Vancouver Film School student Abby Aline Collette takes on the right-wing media with her tongue-in-cheek comedy short The Gaygency, inspired by comments made by the king of conservative news himself.
“One day I was watching a segment in which Bill O’Reilly claimed that there were gay gangs forming across the nation. At one point he referred to them as the pink pride pistol packers, or something like that, and I just burst out laughing,” she explained.
With her anger giving way to seeing the humour in O’Reilly’s statements, Collette realized that there was something inherently funny about the way people of O’Reilly’s ilk try to make their audiences dislike the gay community.
“It’s so desperate and over-the-top that at a certain point it becomes comedic,” she said. “Instead of getting upset about the negative stuff they are constantly spouting, why not laugh at them instead? Progress always wins out eventually. What they claim is very often upsetting, but sometimes it can also be hilarious.”
In finding the humour in these right-wing comments Collette wrote her script about an underground organization of “gaygents” who fight back against the fictional Tox News Network after some particularly wild accusations.
“The Gaygency is a kind of a living, breathing embodiment of the gay agenda that right wing types are always going on about,” explained Collette. “It would be as if the LGBTQI community had an organization comparable to the CIA, or the gay mafia.”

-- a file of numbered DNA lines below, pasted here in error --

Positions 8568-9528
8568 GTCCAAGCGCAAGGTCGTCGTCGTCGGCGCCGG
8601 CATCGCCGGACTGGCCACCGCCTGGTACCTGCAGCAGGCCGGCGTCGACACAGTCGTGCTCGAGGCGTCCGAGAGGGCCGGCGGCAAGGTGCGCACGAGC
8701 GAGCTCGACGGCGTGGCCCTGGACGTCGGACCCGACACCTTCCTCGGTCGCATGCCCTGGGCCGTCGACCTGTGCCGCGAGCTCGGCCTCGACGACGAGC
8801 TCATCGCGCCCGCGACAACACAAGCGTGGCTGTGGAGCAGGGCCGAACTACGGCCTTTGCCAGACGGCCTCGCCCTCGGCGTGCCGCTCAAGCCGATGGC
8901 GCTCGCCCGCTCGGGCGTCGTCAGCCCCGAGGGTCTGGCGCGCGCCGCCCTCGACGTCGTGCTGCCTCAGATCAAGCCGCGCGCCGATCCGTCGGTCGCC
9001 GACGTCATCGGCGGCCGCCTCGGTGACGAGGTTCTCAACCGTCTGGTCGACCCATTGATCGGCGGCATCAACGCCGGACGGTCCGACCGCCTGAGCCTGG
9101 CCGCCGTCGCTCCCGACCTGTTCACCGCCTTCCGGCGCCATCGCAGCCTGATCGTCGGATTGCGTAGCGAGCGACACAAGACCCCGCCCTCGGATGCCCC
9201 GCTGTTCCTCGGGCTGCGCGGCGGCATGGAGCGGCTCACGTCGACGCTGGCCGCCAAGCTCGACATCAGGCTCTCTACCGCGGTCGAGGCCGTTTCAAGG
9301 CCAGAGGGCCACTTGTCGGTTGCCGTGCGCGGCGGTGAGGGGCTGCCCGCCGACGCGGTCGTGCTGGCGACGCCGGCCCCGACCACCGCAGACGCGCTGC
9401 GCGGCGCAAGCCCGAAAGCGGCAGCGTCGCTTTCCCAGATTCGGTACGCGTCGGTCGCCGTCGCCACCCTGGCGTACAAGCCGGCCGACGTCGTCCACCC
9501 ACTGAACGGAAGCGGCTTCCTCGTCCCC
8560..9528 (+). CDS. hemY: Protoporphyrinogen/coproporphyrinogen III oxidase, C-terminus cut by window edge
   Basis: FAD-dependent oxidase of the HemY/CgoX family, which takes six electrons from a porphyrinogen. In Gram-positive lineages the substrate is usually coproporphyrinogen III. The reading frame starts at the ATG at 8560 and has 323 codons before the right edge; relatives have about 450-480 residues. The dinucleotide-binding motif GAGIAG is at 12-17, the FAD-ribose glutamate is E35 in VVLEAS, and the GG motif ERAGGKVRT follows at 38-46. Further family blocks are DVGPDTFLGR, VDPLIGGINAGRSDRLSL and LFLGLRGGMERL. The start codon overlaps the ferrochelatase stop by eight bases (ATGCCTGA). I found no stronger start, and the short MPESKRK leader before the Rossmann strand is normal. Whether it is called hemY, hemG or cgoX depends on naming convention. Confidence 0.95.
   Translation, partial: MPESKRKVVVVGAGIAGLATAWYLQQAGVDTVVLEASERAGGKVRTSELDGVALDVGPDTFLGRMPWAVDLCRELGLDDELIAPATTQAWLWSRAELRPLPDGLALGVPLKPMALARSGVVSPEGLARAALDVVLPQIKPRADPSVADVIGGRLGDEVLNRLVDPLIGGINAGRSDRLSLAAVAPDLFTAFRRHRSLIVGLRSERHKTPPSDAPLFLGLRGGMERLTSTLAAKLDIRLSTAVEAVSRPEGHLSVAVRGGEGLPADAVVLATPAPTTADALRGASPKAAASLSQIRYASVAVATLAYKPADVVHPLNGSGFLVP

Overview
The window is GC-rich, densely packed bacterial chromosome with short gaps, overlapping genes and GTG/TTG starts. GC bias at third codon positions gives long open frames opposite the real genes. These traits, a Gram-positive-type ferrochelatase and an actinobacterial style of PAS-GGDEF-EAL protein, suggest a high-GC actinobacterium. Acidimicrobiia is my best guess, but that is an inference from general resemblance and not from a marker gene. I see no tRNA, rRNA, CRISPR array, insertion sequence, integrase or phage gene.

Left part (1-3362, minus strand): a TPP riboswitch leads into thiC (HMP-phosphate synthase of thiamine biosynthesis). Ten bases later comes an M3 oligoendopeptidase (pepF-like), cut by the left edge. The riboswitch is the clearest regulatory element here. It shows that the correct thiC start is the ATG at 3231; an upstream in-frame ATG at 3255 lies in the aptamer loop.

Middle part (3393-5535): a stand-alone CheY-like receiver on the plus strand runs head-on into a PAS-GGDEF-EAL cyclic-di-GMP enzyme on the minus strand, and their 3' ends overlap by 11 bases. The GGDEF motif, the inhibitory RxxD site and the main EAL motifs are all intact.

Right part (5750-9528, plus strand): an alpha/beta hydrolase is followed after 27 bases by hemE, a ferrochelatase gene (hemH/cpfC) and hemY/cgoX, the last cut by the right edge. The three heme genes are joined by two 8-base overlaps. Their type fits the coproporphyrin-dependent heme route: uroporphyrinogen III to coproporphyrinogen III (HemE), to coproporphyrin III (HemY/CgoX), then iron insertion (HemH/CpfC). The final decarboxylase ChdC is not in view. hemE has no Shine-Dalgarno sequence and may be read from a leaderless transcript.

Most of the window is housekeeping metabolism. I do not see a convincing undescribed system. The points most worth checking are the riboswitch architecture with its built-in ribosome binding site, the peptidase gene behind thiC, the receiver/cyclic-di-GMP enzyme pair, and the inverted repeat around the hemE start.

Choosing a gay theme for her final project before graduating from the Vancouver Film School (VPS) came naturally to Collette, something she believes happens to most gay filmmakers.
“When you are a gay filmmaker I don’t think you can help but make gay-themed films, it just happens organically. Or at least it did for me,” she said.
But more than just an organic approach to filmmaking, Collette is also very deliberate in the belief that it is important for the LGBTQI community to see itself represented in all forms of media.
“We crave seeing a reflection of ourselves on the big screen, on television, or even in advertisements, and rightly so. Without that kind of representation it can feel like you don’t fit in or don’t matter, which can be really dangerous for young people who are just figuring themselves out. They need to see that there are people like them out there, and that it’s something to be embraced.”
At first not sure what the reaction from instructors and staff at the VPS would be to her choice of final project, Collette reports that everyone involved has been hugely supportive.
“There’s been a lot of interest in the project and everyone is excited to see the final product,” she said. “It feels really good actually, coming from a small city on the east coast of Canada, I think I’m still adjusting to how open everyone is here in Vancouver. I still brace myself for the possibility of a negative reaction whenever I describe the project to people, and so far the responses have all been pleasant and positive. It’s been a wonderful experience.”
Hoping that positive experience continues once the film is completed in March, Collette has plans to get it shown at as many LGBTQI film festivals as possible and is even considering developing it into a feature-length film.
“I’m really proud to be making a comedic LGBTQI film,” she concluded. “I love queer cinema, but there are so many serious issues that need to be addressed that I think we sometimes forget to sit back and have a good laugh. If after seeing this film people come out smiling and in good spirits, I will be elated. That’s the goal.”
For more information on The Gaygency and how you can help with festival submission costs, website development, promotion and marketing costs, visit http://www.indiegogo.com/The-Gaygency.